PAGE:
BADIS : Introduction

Before starting, please read this article about ABAP Objects : Advantages of BABIs

The business add-ins are a natural extension of conventional extension techniques. They reuse the management layer of customer exits, associated with various components of extension.

Implementing Object-Oriented provides new opportunities. It is for example possible to make an extension of the Object ‘Document’. It is also possible to provide a new instance of the extension for each individual document.


The main advantage of this concept is the reusability. Once implemented, a business add-in can have several new implementations.
In addition, an implementation may also provide its own add-ins.


A business add-in contains all the components of an extension. Currently, each business Add-in can contain the following elements:

  • Extensions Program
  • Menu extensions

In future releases, other components included in customer exits will also be available as add-ins components.

When you define a business add-in, you can create several components:

  • Interface
  • Generated class (add-in adapter)

The generated class performs the following tasks:

  • Filtering: When you implement a filter dependent business add-in, adaptation class ensures that only relevant implementations are called
  • Control: the adaptation class calls active implementations.


This graph illustrates the process followed by a program containing a call to a Business add-in. Not displayed here, you must declare a reference variable in the appropriate place.

In the first step, a existing service class (CL_EXITHANDLER), creates an object reference. The syntax used is discussed later. Once this step is completed, the extension program can be used.

When you define a business add-in, the system creates an adapter class that implements the interface. During call (2), the interface method of the adaptation class is called. This class research all implementations of business add-ins and call implemented methods .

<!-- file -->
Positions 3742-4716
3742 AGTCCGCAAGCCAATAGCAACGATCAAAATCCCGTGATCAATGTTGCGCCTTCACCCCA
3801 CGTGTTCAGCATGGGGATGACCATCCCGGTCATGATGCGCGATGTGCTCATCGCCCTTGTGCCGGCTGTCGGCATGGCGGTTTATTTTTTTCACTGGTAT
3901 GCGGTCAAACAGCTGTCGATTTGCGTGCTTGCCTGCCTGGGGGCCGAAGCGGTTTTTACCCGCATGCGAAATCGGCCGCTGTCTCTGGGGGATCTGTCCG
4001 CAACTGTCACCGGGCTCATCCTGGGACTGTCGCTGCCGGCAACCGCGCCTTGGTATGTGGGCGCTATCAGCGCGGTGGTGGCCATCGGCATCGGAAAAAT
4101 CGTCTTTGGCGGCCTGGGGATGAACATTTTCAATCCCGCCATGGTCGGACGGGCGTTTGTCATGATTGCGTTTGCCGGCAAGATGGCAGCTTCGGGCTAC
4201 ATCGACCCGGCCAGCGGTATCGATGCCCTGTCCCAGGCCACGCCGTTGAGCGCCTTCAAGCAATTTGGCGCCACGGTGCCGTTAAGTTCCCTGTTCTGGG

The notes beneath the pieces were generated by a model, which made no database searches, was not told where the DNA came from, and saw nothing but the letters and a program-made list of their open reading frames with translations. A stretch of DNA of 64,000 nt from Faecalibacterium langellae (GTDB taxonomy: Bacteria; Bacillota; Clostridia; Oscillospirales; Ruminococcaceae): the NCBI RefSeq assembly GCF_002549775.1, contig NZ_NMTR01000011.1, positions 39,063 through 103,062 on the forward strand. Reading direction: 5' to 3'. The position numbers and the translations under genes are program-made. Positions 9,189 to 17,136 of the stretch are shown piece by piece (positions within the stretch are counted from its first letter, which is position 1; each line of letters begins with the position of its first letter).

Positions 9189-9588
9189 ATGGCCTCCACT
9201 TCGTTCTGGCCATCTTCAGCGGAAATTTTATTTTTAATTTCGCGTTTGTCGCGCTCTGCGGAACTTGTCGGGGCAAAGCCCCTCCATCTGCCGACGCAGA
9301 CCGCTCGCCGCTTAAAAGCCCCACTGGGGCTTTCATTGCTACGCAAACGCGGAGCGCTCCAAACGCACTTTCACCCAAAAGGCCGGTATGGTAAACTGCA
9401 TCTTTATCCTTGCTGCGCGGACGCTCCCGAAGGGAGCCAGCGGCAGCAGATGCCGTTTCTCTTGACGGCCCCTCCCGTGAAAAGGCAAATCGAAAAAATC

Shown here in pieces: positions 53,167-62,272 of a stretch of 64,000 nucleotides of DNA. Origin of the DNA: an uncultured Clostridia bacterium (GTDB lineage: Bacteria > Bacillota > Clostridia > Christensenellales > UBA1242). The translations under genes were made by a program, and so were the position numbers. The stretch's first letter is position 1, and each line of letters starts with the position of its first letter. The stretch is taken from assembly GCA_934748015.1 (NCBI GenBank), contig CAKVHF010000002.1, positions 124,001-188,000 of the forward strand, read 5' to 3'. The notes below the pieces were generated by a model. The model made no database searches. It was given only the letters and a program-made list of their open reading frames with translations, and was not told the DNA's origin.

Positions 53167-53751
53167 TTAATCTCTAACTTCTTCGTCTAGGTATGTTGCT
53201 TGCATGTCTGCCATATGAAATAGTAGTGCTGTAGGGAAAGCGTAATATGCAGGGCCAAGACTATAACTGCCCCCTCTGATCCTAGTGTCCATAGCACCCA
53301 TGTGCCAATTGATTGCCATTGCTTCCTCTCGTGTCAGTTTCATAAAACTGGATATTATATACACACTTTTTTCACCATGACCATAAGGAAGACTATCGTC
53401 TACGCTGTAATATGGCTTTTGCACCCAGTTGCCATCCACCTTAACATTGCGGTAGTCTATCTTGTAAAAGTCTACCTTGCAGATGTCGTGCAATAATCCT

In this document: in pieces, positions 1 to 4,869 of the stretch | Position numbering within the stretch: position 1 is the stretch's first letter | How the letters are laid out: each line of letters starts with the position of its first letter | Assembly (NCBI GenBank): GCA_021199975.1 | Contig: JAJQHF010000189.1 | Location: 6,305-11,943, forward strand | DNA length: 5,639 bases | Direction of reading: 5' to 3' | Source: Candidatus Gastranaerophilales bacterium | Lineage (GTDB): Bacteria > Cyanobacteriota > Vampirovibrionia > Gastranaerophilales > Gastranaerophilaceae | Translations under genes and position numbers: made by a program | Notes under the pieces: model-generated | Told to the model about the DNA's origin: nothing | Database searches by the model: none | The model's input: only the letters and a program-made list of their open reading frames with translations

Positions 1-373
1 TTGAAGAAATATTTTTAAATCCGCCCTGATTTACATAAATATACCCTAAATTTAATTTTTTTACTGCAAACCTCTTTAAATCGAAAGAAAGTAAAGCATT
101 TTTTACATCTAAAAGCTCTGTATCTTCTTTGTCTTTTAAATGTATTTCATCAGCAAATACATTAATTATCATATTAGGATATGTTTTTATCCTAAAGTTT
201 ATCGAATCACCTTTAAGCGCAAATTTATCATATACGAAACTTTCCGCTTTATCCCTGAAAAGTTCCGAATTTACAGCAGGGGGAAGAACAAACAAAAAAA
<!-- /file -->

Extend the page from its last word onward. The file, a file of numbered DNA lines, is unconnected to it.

This graph shows the syntax to call a business add-in. The circled numbers correspond to the calls of the previous graph.

You must first define a variable with reference to the interface of the business add-in. The variable name reference does not necessarily contain the name of the business add-in.

In the first step (1), an object reference is created. This creates an instance of the generated adaptation class, limited to the interface methods (narrow distribution).

You can use this object reference to invoke desired methods (2).

Definition of a business add-in


To create a BADI, use the BAdI Builder (Tools -> ABAP Workbench -> Utilities -> Business Add-Ins -> Definition) (Transaction SE18).


You have to define two important attributes for business add-ins:

  • Multiple use
  • Limited filter use

If you want the business add-in supports multiple parallel implementations, select “Multiple Use”.

If you set the attribute “Limited filter use” for a business add-in, calls to the business add-in will depend to certain conditions. You must specify the type of filter as a data element. Table of domain values used by the data element contains valid values for implementation.

When the extension method is called, a filter value has to be transmitted to the interface.

Interface methods


The system proposes a name for the generated class and interface. You can change the name of the interface as you want. However, your business add-in will be easier to manage if you retain the proposed name.

The name of the generated class is constructed as follows:

Namespace prefix Z or Y
CL_ (to specify a class in general)
EX_ (for ‘exit’)
Name of business add-in

If you double-click on the interface name, the system switches to the Class Builder (SE24), in which you can define interface methods.
BADI interface can have multiple interface methods.